But then of course as these kinds of stories go, I ran into some…problems.

Seriously, guys – look at the SIZE of those ‘problems!’

The year was 1991, the time when the ’80s officially ended and the ’90s truly began. Terminator 2 was the movie that every young kid would try to sneak in and watch, Nirvana broke into the scene the same way Beatlemania drove those ’60s teenage girls wild, and the hottest new video game in the arcades was, of course, Hologram Time Traveler, which you’ve all realized to be untrue because I was checking to see if you were still paying attention and the real answer is, of course, Street Fighter II: The World Warriors.

I’ve lost count of how much pocket change was gobbled up by the dastardly machine as I had a blast playing against friends and foes alike, Hadouken-ing my way from victory to victory while inching slowly forward to where the dastardly Vega (or M. Bison as you westerners know him) was waiting. It got to the point where my mother would take me to the mall, drop me off at the arcades with a stack of coins, go on a two-hour shopping run, and came back to see me still beating opponents left and right on the same SF II machine. That day on my third Ramadhan was not any different either, until this one kid challenged me by picking Chun-Li as his main…to whom I immediately lost the match.

Not because he spammed the kick buttons, not because he had better timing – but because every time he executed her trademark Spinning Bird Kick I had to cover my eyes in fear of breaking my fast.

“I know this is a deathmatch where our lives and honors are on the line but DAYUM, girl! Cover up a little or something!”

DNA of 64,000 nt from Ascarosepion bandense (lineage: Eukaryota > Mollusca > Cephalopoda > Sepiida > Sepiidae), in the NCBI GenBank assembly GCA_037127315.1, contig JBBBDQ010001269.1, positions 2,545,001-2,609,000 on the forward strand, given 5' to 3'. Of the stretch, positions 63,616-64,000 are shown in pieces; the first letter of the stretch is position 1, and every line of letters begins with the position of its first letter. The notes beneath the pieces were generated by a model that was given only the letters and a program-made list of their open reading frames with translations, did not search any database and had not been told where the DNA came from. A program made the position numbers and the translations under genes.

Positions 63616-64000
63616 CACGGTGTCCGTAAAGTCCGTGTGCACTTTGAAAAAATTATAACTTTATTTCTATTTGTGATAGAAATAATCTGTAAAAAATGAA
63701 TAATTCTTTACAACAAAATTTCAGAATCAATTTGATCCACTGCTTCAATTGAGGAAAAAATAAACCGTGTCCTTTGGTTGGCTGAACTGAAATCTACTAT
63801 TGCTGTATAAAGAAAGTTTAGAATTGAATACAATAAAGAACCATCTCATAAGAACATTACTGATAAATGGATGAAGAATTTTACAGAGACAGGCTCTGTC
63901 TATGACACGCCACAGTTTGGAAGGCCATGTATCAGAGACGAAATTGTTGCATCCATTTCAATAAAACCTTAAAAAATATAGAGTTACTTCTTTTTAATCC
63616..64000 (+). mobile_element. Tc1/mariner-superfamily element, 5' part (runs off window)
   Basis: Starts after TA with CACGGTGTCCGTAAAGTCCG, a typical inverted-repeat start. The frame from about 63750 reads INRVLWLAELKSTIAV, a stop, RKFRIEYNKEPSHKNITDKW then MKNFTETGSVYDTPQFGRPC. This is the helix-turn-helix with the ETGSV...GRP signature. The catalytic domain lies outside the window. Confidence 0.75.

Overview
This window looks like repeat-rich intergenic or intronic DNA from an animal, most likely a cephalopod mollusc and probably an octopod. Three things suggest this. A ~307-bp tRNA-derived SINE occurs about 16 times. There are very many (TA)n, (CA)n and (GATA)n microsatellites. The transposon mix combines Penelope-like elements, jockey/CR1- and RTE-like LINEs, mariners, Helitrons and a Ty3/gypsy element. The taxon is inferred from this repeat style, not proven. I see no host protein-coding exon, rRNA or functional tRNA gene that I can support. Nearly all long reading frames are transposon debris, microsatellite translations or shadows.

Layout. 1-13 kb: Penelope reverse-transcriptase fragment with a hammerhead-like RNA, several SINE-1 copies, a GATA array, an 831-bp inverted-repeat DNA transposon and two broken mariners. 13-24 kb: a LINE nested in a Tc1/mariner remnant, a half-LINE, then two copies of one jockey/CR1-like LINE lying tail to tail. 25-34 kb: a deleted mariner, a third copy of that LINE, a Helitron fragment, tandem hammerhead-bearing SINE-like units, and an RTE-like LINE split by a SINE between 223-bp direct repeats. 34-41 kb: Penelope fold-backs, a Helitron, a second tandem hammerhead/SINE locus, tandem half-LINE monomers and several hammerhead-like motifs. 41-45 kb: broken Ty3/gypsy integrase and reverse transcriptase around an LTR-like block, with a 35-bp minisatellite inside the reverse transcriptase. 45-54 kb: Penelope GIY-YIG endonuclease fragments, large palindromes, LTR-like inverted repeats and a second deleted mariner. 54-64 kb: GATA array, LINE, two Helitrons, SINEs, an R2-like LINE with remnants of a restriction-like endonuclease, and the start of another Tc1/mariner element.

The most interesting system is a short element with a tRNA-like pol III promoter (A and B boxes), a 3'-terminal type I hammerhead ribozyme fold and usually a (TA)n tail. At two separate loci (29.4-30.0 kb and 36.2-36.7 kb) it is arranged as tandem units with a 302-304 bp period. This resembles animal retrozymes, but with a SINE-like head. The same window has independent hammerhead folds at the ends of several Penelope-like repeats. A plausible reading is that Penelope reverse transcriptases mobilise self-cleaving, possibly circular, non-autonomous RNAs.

“Looking at lewd imagery” was also one of the many details that Mr. J had taught me to be a deal-breaker of my gentleman’s agreement with The Big A Himself, and a lady’s upside-down bare thighs seemed as lewd as they come for a ten-year-old boy. I decided to broach the subject during my next tutoring session with my religious teacher, because at the time I had just graduated from a half-day fasting to a full-day one and I was not going to starve and dehydrate myself for the next thirteen hours out of the day only to find out that it was all for nothing, dammit!

“Mr. J, I have a question!”

“Well fire away, kiddo,” he said in his usual jovial manner.

“If a cartoon lady hiked up her skirt to fly around like a helicopter and kicked my face in repeatedly with her legs, is my fasting a failure for that whole day?”

Needless to say, words eluded him.

And this was his exact expression.

As it turned out that wasn’t going to be the last time my quest for a Ramadhan absolution clashed with the tropes and cliches of my favorite pastime. 1997 marked the Golden Age of JRPGs with the release of Final Fantasy VII, and true to that commercial they were running on TV at the time, the narrative was indeed the most epic fantasy of the year that would never come to a theater near me. The tales that Cloud and co. weaved as they chased after Sephiroth in their bid to save the planet were so filled with joy and sadness, of surprises and of twists and turns aplenty, that I was invested in not just the game, but in the world and its characters as well.